History of Ramona
   
   
Ramona 1923
   
       
   

Since 1923 "Ramona" has delighted audiences of all ages. Entering the Ramona Bowl Amphitheatre for a performance of "Ramona" is like taking a journey back through time.

The natural landscape of the Ramona Bowl remains almost as it was during that first performance, April 13, 1923. The romance and the tragedy of Ramona & Alessandro transfixes the crowd as they watch it unfold, offering a glimpse, though fictional, of the history of southern California.

In 2005, author Dydia DeLyser concluded in her study of Ramona titled: Ramona Memories:Tourism and the Shaping of Southern California that: "The most important woman in the history of southern California never lived. Nor has she yet died. She is Ramona, the fictional heroine of Helen Hun Jackson's 1884 novel of the same name. " In an interview with the San Diego Union Tribune, June 26, 2005 she was quoted as saying; "Ramona is a typical regional historical novel based on accurate geographic descriptions and inspired in many cases by real people and events."

 
Helen Hunt Jackson was born Helen Maria Fiske in Amherst, Massachusetts on October 15, 1830. Already a successful travel writer, novelist and poet, a lecture in Boston in 1879 about the plight of the Ponca Indians excited the interest of Mrs. Jackson. Although she continued other writings, the plight of the American Indian became her primary concern. She wrote A Century of Dishonor in 1881 and sent a copy of it to each member of Congress.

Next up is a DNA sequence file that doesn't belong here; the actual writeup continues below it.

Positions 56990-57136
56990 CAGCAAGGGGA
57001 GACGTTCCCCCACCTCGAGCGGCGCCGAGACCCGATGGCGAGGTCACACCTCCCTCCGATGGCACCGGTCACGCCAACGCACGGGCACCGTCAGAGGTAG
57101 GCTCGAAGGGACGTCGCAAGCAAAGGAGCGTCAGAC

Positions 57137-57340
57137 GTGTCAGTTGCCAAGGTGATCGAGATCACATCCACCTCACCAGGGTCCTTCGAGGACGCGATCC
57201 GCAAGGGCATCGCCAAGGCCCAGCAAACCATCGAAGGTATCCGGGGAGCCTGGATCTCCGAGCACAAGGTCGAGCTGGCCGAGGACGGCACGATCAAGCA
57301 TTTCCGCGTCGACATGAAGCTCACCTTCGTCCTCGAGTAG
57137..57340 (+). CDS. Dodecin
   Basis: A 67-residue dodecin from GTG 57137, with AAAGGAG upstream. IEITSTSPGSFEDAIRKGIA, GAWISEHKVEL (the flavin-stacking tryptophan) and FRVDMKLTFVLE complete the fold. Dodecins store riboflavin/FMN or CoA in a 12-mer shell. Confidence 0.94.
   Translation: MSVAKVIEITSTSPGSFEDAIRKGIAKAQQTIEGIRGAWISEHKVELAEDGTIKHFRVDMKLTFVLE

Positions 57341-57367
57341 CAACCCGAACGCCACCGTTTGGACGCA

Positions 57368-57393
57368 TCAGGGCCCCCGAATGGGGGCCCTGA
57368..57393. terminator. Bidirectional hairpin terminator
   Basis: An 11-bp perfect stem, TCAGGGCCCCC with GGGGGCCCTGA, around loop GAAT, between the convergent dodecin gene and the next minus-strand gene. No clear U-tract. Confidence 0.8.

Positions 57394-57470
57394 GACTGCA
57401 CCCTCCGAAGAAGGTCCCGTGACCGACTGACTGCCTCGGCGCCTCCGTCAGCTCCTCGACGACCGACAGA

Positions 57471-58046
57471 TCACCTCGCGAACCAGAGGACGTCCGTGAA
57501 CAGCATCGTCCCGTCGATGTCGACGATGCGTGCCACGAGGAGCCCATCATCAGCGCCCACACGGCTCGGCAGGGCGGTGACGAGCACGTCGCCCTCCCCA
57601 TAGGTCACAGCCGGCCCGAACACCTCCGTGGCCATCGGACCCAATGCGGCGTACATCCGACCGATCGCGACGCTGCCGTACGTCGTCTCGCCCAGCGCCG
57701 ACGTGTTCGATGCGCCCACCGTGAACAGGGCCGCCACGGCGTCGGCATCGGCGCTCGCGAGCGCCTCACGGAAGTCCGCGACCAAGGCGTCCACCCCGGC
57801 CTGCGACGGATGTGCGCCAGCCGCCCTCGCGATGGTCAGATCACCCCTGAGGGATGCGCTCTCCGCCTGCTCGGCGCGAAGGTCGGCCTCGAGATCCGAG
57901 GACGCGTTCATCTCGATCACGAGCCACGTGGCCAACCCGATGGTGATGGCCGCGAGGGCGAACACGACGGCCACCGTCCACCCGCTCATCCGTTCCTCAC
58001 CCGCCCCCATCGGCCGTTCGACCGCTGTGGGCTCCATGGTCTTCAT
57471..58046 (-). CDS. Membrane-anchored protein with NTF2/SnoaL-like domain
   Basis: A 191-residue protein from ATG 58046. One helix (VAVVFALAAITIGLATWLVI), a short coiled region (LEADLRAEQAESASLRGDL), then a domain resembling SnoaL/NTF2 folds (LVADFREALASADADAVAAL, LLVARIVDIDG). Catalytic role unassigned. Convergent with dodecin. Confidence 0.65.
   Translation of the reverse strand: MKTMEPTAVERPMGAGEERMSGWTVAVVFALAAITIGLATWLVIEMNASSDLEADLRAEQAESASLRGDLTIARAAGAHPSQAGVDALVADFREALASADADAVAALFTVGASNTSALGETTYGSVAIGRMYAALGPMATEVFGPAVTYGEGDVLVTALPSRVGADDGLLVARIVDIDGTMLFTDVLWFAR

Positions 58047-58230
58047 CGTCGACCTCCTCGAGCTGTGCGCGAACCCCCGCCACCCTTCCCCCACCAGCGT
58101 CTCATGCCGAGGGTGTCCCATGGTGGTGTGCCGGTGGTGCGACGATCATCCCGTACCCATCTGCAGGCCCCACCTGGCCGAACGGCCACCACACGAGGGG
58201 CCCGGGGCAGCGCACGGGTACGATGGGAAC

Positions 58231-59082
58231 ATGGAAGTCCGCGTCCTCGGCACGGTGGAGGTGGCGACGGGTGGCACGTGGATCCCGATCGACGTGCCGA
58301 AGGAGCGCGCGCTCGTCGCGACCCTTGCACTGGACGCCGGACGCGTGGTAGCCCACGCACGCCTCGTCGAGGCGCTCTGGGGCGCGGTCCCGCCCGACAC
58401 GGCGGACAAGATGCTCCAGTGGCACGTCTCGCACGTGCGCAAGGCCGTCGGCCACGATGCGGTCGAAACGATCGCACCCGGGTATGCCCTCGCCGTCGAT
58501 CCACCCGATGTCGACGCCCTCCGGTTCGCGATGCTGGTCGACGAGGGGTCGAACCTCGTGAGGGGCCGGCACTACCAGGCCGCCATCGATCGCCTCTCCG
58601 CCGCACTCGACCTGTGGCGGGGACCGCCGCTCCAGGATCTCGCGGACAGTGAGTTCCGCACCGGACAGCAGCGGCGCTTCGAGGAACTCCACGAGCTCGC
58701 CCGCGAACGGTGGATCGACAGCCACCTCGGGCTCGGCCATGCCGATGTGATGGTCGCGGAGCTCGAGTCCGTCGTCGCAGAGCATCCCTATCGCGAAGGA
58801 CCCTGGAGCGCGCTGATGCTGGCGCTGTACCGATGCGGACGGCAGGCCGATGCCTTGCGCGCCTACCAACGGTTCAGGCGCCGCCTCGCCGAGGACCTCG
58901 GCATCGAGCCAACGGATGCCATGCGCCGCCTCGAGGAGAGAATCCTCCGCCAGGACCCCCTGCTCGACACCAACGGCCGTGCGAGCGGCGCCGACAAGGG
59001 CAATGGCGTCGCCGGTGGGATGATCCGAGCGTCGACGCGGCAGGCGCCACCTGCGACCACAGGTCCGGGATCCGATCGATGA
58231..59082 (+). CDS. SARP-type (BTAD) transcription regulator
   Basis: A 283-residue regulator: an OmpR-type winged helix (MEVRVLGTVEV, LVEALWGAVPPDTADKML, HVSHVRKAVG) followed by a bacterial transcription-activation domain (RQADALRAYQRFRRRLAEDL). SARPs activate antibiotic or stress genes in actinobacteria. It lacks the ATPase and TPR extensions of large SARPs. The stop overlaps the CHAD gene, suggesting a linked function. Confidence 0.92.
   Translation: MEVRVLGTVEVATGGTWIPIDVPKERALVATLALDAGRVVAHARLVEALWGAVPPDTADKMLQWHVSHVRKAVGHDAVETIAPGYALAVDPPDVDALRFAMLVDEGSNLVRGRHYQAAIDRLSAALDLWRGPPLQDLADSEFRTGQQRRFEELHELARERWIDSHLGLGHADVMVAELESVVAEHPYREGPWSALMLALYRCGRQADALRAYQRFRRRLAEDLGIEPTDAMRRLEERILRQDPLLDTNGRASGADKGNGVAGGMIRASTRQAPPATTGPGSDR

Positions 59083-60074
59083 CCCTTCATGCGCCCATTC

Mrs. Jackson and Abbott Kinney were appointed Special Commissioners to investigate the condition of the Mission Indians of California. Their report was published in 1883.When her report failed to ignite the conscience of Congress, the novel Ramona was written in 1884 to try to stimulate greater concern for the Indians in the American public.

According to an article in The Journal of San Diego History - The Killing of Juan Diego, From Murder to Mythology by Phil Brigandi and John W. Robinson Ramona was modeled after the killing of of Juan Diego, presumed to be a Cahuilla Indian by Sam Temple, a San Jacinto teamster.

Helen Hunt Jackson's novel Ramona sold more than 15,000 copies before her death in 1885, ten months after it was published . The influence of the two works (A Century of Dishonor and Ramona) is easily seen today in Riverside and San Diego counties..
 
Even though Ramona never truly existed beyond the imagination of the author, the novel's popularity has resulted in a permanent influence on the geography of southern California. Inland from San Diego, it is impossible to drive far without encountering the name Ramona or Alessandro on streets and major highways.

Since its publication in 1884, Helen Hunt Jackson's novel, Ramona, has never been out of print. It has inspired popular songs, four motion pictures and the play in Hemet, founded in 1920 by the Hemet-San Jacinto Chamber of Commerce and dramatized by Garnet Holme. The play's final performance of opening season in 1923 drew a crowd of nearly 2,000 and since then Ramona has been performed annually at the Ramona Bowl with only brief interruptions during the Depression (1933) and World War Il (1942). Ramona is the longest running outdoor drama in the United States and named the Official Outdoor Play of the State of California in 1993.

Some notable actresses who have portrayed Ramona are Mary Pickford 1910 (silent movie), Delores Del Rio 1928 (movie), Loretta Young 1936 (movie), Raquel Welch (Raquel Tejada) Ramona Pageant 1959.
 
Photo taken in front of the Mission Inn, Riverside

 

   
Ramona Bowl Amphitheatre
27400 Ramona Bowl Road, Hemet CA. 92544
Toll Free: 1-800-645-4465 / 951-658-3111or email: ramona@ramonabowl.com
The Ramona Bowl Amphitheatre is a non-profit 501(c)(3) charitable corporation Federal Tax ID #95-1132365
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